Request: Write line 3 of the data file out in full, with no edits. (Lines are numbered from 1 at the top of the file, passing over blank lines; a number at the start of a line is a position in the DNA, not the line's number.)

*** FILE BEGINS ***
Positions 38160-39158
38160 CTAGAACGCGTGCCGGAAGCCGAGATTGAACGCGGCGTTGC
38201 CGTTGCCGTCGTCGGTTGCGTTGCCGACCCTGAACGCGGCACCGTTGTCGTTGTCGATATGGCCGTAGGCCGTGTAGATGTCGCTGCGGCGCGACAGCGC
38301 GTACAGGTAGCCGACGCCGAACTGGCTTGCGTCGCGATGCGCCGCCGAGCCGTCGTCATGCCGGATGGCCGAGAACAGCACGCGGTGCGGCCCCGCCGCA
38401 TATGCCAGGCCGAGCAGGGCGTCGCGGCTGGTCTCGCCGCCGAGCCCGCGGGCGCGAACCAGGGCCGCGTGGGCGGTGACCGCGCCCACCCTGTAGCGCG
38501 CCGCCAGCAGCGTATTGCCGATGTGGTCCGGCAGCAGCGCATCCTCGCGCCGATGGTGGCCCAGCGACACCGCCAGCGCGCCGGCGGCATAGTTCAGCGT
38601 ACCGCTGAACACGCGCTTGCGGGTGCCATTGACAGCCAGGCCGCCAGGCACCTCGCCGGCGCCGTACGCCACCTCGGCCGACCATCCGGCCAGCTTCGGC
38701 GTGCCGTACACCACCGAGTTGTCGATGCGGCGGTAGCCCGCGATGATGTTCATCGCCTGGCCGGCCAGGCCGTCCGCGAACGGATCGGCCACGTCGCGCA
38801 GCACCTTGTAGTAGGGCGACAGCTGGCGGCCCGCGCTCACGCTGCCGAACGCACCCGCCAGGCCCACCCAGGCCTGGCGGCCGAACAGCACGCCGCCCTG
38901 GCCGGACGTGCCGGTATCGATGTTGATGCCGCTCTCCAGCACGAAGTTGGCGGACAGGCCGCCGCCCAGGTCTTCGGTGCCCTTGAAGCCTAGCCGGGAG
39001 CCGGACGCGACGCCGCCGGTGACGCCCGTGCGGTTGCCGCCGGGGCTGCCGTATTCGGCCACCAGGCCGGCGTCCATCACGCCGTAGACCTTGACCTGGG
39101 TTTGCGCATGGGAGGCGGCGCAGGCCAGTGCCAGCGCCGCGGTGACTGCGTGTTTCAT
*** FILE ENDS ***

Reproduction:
38201 CGTTGCCGTCGTCGGTTGCGTTGCCGACCCTGAACGCGGCACCGTTGTCGTTGTCGATATGGCCGTAGGCCGTGTAGATGTCGCTGCGGCGCGACAGCGC